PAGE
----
Thursday, 24 November 2011

Turkeys give thanks the day after Thanksgiving*...

Turkey-gobblers caught doing the futterwacken the day after Thanksgiving usually end up trussed and golden-brown just a few weeks later on the Christmas-table.. It's an amusing silly-season reminder that surviving an anticipated negative event doesn't necessarily mean that all is well indefinitely!

The same applies in the global markets. Very few market-professionals (if any) can claim that the last six months have been smooth-sailing. It's been a perfect storm of unanticipated economic shock and political ineptitude. Worse still, the confusion has been compounded in the real world by the exposure of the structural inefficiencies in the banking-model considered sacrosanct and against which none of us could draw on much experience. Even so, if you're reading this you've probably survived the toughest markets in living memory but dancing the victory-fandango is more than likely a dance-too-soon.. The weak global economic climate, structural headwinds, accelerated global deleveraging and high levels of debt prevalent in September which led to the last asset-price blow are still synonymous today however your interpretation.

In a two-sided financial tale and on a more positive note there are, as we speak, trillions of disenchanted dollars in cash or cash-equivalents earning negative real returns.... That's a status quo that will NOT endure indefinitely.



*Wishing our US friends a Happy Thanksgiving!














Friday, 18 November 2011

You, me, a German & an economist walk into a bar...

Buy a German a drink and you'll be told that the economy is wundenbar, prices are robust and unemployment is at a generation-low. Change seats, if you have the stomach for it, and do the same for an economist and he'll be squealing like a bag-full of pigs... You could argue that the economist is highly-skilled, well-educated and therefore worth the price of a beer but more often than not you'd be wasting your money..!

The disconnect between the economy and stock-market performance is not always fully understood. The supposition that the stock-market reflects the economy is false, palpably so! If anything, the stock-market tries to predict the future, usually one year out, which is why traders and professional money-managers will talk about the '12-month economic lag' on current pricing. That means current stock-market prices reflect the predicted conditions 12 months hence... The variables we scan from which we make our predictions are mostly the subjective interpretations of the current circumstances we find in 'the real world'. Euphemistically, these predictions elevated in status to FORECASTS by analysts or economists are nothing more than, well, predictions and unless the forecaster has divine authority it's nothing more than, yes you guessed it, a prediction! Extrapolating this theory in the media, a Bloomberg or a Reuters or any other similar financial-media company would then collate these FORECASTS (ie: predictions), calculate the middle-ground (an insipid concept at best) and elevate the average FORECAST (ie: prediction), to unimaginable status by renaming this number the CONSENSUS FORECAST (ie: the average prediction). In reality that's the same as buying lukewarm tea because half the world likes ice-tea and the other half like their tea hot.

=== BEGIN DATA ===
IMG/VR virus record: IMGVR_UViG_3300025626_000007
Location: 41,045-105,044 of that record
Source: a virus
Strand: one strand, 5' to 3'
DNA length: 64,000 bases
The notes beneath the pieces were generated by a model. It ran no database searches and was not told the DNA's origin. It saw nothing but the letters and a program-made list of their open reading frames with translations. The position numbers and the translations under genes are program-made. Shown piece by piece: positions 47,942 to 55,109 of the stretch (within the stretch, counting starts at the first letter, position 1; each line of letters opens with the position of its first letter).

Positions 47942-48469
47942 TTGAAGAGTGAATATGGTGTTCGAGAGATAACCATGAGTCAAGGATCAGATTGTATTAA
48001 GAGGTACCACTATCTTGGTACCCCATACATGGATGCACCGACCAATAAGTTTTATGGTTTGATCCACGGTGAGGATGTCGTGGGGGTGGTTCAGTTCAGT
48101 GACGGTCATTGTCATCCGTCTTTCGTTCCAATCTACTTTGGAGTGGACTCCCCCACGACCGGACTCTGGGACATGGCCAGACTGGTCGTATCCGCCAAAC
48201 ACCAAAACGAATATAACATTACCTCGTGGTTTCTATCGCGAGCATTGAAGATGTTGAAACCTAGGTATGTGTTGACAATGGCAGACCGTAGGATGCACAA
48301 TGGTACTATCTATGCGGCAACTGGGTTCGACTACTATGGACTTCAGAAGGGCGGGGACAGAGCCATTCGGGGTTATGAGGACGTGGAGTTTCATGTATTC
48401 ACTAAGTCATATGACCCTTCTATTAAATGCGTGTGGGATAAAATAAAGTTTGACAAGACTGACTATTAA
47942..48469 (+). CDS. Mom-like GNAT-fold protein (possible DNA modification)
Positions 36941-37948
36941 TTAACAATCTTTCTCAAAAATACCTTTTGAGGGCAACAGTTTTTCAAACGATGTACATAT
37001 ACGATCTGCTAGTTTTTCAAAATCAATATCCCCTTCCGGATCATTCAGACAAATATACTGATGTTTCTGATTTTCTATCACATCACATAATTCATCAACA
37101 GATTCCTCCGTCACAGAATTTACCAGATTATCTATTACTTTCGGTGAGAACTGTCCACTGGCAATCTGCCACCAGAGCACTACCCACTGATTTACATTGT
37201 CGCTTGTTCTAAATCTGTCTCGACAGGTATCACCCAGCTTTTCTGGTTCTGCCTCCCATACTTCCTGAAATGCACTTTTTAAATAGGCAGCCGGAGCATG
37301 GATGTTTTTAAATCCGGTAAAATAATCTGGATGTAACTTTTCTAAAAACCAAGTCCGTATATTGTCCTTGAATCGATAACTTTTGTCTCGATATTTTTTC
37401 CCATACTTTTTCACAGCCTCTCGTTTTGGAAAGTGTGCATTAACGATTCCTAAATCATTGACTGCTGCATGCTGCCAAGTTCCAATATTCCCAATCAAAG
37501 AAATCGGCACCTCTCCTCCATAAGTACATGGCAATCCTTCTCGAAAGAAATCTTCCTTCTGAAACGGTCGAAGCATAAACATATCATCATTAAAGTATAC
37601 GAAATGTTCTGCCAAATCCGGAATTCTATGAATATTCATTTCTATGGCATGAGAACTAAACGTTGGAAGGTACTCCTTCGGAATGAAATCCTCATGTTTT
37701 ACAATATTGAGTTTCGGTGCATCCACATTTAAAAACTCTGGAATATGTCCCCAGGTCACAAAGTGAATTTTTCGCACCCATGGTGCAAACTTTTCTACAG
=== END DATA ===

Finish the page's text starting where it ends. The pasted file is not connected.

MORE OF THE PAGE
These CONSENSUS FORECASTS (ie: average predictions) are applied to a company specifically, a sector broadly, an economy generally and in recent times to the global economy as a whole. Investment strategy is a discussion for another time. Even so, applying CONSENSUS as reality to your personal investment strategy is, quite simply, intellectually poor... You'd be selling yourself short. 

Returning to our two lechers above, whilst the German lives in the now, the economist lives in the future. One lives in ignorant bliss and the other is blissfully ignorant for everybody knows that today's reality is not always tomorrow's certainty. The same applies to markets, today's prediction is not always tomorrow's reality. One more thing, three years ago the US financial crisis heralded the end of America and by implication the rest of the world. Surprisingly then we're still here. We'll say the same about Europe...






Friday, 11 November 2011

2011/11/11 11:11 - Once in a lifetime!

It's another extraordinary day in an extraordinary year in these extraordinary times. Those who are spiritual or esoterically-inclined will record this day as a day of reckoning; the coming-together of humanity across ethnic & religious chasms; a changing of the guard, so to speak, from attitudes of indifference and suffering to a rekindling or ignition of what once made us great; the rejuvenation of the human spirit...

For the rest of 'we-the-unimaginative-many' the 11th day of the 11th month of the 11th year at 11 minutes past eleven is perhaps, at best, an intriguing number and at a stretch, considered lucky.